How to Conquer Passage-Based History and Social Studies SAT Questions

By Geraldine Woods, Ron Woldoff

When you take the SAT, at some point, you’ll be poring over a passage from history or social studies (anthropology, sociology, education, cultural studies, and so on). To get the best results, keep these tips in mind:

  • Go for the positive. The SAT doesn’t criticize anyone with the power to sue or contact the media. So if you see a question about the author’s tone or viewpoint, look for a positive answer unless the passage is about war criminals or another crew unlikely to be met with public sympathy.

  • Take note of the structure. The passages frequently present a claim and support it with sets of facts or quotations from experts. If you’re asked about the significance of a particular detail in a passage, the detail is probably evidence in the case that the author is making. In a history passage, chronology (order of events) may be particularly important. Sketch a short timeline if the passage seems to focus on a series of linked events.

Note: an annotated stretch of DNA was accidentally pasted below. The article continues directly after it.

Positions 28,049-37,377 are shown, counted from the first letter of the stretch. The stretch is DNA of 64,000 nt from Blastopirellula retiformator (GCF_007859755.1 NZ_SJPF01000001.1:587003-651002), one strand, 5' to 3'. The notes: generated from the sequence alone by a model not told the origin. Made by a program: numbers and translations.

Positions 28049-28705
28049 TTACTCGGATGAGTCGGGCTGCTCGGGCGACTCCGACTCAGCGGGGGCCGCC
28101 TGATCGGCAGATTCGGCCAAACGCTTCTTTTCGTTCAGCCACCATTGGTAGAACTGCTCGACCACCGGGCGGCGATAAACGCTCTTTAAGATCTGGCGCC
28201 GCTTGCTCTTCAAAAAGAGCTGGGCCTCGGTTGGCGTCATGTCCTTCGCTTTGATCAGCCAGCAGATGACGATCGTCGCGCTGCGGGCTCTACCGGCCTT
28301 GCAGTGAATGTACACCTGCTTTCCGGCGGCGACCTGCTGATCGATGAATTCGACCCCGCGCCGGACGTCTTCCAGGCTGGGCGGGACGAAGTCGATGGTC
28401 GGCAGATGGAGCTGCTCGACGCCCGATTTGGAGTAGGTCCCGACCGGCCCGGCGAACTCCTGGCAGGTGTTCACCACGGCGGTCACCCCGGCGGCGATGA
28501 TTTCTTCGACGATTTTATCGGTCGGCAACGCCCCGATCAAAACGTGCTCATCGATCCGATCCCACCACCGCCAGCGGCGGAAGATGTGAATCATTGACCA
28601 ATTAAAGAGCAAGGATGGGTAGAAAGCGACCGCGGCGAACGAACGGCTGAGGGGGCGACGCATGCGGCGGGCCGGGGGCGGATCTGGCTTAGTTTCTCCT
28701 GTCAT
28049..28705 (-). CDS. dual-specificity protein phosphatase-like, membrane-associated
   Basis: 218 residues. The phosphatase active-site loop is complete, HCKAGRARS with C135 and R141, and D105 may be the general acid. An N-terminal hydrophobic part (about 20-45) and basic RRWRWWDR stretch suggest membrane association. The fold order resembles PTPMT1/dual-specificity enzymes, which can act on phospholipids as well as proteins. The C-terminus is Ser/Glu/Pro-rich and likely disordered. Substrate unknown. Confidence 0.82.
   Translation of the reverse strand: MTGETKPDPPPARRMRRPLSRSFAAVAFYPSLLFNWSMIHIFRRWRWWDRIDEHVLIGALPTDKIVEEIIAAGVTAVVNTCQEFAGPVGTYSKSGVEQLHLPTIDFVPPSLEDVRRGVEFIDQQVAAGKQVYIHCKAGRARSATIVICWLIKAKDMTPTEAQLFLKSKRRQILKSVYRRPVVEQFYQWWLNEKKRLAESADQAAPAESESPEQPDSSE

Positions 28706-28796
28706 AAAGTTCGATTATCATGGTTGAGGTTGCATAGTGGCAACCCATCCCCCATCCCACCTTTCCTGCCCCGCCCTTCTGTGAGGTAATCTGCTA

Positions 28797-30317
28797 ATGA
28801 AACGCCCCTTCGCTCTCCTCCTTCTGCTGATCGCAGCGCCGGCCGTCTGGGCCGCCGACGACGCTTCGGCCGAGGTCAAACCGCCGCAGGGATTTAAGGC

• Check the graphics. The information presented in tables, charts, diagrams, and other visuals is there for a reason. It may represent an opposing or corroborative (supporting or confirming) point.

  • Identify cause and effect. History and social studies passages often explain why something happens. Search for words such as therefore, hence, consequently, and others that signal a reason.

  • Look for opposing ideas. Experts like to argue, and human nature — the ultimate subject of social studies passages — provides plenty of arguable material. Historians, too, have been known to face off like opposing teams in a hockey game, criticizing others’ interpretations of archaeological discoveries or important events. Many history/social studies SAT passages present two or more viewpoints, in the paired passages and elsewhere. Look for the opposing sides, or identify the main theory and the objections to it.